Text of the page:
Posted By Melville Van Buren
Play-by-play voice of the CBJ has had a six-decade career behind the mic
A personal note from our dear friend and longtime play-by-play announcer Jeff Rimer to The 5th Line:
It has been an amazing ride!
To have the privilege of a broadcast career in radio and television for parts of six decades, including 47 years in the National Hockey League as a pre-, intermission and post-game host before moving into the play-by-play chair, I am truly a lucky man. But as they say, “all good things must come to an end.” It is time for me to spend more time with my family so the upcoming Blue Jackets season will be my last in the broadcast booth.
Through all my years in the NHL – 10 seasons with the Washington Capitals, 11 years with the Florida Panthers (including one year in which I called games for BOTH teams) and two decades with the Columbus Blue Jackets – I can easily say the highlight of my time in this wonderful league is my 20 years as a Blue Jacket!
The reasons are many: the wonderful ownership group led by the McConnell family, all my Blue Jackets teammates that I’ve had the honor of working with over the years, my Bally Sports family and last, but certainly not least, the great Jackets fans known as “The Fifth Line.”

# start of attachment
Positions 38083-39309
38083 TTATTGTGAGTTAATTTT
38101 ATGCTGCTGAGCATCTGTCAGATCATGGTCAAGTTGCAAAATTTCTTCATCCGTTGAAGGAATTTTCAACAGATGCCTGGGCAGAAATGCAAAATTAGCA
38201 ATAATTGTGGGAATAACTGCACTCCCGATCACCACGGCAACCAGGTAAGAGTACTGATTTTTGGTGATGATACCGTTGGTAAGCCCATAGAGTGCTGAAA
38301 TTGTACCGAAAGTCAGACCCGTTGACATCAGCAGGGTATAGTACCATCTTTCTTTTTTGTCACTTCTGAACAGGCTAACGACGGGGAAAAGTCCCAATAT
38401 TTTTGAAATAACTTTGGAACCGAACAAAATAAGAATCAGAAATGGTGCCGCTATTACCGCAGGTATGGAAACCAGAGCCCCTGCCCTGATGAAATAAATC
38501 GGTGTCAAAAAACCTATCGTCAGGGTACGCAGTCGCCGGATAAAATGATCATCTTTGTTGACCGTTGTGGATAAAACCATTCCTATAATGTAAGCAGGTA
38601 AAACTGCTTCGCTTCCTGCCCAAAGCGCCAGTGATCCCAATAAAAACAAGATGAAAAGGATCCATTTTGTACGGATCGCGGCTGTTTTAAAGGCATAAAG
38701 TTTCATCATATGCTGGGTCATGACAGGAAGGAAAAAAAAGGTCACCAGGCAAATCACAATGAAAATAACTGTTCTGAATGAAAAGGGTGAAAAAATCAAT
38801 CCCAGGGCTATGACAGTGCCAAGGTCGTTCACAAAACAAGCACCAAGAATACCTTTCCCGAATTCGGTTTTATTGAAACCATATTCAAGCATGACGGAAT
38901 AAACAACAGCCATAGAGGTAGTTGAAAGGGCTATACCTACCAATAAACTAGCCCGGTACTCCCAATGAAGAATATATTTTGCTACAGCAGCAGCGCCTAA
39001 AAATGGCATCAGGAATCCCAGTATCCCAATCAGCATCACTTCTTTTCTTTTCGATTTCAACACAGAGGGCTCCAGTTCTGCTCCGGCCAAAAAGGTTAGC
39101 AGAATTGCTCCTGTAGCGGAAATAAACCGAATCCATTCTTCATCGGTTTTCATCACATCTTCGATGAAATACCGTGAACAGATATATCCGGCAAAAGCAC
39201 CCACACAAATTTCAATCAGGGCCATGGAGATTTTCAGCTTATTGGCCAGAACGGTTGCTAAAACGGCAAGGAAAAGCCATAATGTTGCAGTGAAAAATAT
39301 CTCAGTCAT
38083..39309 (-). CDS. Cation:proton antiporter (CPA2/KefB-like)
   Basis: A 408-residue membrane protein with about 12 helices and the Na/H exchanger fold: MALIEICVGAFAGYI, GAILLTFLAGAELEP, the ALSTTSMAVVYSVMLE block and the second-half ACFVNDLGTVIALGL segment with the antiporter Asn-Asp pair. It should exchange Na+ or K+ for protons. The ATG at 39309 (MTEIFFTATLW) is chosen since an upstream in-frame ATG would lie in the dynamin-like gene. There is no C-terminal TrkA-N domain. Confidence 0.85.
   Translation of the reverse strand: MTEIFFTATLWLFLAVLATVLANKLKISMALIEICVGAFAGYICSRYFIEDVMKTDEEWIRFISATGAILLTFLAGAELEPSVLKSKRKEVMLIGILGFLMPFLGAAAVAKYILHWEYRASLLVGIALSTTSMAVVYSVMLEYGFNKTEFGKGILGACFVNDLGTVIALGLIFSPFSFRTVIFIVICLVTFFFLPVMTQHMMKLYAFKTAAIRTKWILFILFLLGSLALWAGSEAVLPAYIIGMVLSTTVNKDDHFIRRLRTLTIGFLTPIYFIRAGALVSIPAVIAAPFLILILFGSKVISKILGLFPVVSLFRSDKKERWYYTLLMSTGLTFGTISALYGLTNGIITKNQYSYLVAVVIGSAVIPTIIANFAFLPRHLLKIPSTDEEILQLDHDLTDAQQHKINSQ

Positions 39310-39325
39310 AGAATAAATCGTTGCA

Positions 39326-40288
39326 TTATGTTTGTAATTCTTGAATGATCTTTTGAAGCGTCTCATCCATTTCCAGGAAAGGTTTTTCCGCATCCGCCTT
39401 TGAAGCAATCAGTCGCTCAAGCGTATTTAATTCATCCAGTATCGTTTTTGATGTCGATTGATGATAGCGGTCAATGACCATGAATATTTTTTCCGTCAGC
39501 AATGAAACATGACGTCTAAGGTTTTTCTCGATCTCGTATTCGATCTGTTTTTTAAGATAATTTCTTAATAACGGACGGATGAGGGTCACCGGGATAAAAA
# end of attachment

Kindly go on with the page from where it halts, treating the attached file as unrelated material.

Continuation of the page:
I’d like to offer my special thanks to the late Blue Jackets Founder John H. McConnell. I was fortunate enough to know Mr. Mac during my early years in Columbus and have never lost my admiration for him and the desire and vision that he had to bring major league professional sports and the Blue Jackets to this great city.
I want to thank current Majority Owner John P. McConnell, for his leadership and support and team President Mike Priest, who continues to lead this organization following the tenet established by Mr. Mac long ago of treating others as you want to be treated… The Golden Rule.
To the great people working in hockey operations – management and coaching staff – thank you. John Davidson, Jarmo Kekalainen, Rick Nash, Basil McRae, Josh Flynn, Chris Clark, Derek Dorsett and those that came before you… Thank you.